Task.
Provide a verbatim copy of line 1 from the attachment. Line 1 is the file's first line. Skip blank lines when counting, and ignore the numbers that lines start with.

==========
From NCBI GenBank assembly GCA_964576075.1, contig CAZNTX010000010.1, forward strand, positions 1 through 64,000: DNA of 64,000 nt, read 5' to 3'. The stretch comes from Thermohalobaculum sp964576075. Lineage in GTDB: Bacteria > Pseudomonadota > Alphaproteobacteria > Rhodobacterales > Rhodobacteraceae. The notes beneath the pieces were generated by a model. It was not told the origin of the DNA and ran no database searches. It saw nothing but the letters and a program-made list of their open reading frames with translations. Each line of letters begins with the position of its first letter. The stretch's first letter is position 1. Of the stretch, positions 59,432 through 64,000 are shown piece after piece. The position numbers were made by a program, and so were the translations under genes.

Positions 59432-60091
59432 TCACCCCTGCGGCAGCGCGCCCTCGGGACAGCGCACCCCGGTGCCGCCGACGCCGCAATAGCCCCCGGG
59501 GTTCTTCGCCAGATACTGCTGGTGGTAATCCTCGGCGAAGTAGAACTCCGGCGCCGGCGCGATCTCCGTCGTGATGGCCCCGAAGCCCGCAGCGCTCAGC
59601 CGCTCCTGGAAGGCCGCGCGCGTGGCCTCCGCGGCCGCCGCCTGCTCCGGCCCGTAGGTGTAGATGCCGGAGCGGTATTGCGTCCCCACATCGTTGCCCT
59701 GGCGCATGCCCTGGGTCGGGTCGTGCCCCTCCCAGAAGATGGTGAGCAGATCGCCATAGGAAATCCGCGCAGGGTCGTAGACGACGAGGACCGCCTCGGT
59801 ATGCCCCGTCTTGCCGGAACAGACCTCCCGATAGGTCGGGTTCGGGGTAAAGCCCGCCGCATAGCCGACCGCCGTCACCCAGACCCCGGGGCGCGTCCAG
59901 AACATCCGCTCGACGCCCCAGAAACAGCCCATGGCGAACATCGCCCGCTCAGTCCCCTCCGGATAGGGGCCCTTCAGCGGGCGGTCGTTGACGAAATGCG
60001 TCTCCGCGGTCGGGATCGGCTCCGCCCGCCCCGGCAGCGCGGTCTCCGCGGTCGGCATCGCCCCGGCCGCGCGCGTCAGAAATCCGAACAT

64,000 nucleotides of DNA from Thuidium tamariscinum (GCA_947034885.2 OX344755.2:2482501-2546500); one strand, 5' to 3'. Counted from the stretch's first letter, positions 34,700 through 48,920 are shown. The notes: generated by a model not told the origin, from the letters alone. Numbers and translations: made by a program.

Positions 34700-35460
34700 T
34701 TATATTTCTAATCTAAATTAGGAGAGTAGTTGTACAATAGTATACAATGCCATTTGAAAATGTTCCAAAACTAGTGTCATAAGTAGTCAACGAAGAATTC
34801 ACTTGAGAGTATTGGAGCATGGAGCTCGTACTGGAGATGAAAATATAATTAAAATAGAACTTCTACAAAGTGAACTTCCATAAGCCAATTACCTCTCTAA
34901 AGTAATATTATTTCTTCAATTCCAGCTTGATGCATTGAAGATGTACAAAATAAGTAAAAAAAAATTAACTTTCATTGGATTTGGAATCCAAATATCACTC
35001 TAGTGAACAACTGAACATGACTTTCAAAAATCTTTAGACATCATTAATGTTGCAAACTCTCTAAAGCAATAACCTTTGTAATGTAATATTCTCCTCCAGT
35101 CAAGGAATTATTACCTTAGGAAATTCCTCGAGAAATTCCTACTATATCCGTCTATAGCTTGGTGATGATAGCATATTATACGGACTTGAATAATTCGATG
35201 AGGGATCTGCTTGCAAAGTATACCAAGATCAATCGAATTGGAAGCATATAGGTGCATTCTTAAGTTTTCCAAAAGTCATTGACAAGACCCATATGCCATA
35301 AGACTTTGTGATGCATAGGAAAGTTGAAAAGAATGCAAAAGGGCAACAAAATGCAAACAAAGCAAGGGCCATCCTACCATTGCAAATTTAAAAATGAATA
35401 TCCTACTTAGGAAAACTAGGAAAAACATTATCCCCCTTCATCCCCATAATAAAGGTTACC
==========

From NCBI GenBank assembly GCA_964576075.1, contig CAZNTX010000010.1, forward strand, positions 1 through 64,000: DNA of 64,000 nt, read 5' to 3'. The stretch comes from Thermohalobaculum sp964576075. Lineage in GTDB: Bacteria > Pseudomonadota > Alphaproteobacteria > Rhodobacterales > Rhodobacteraceae. The notes beneath the pieces were generated by a model. It was not told the origin of the DNA and ran no database searches. It saw nothing but the letters and a program-made list of their open reading frames with translations. Each line of letters begins with the position of its first letter. The stretch's first letter is position 1. Of the stretch, positions 59,432 through 64,000 are shown piece after piece. The position numbers were made by a program, and so were the translations under genes.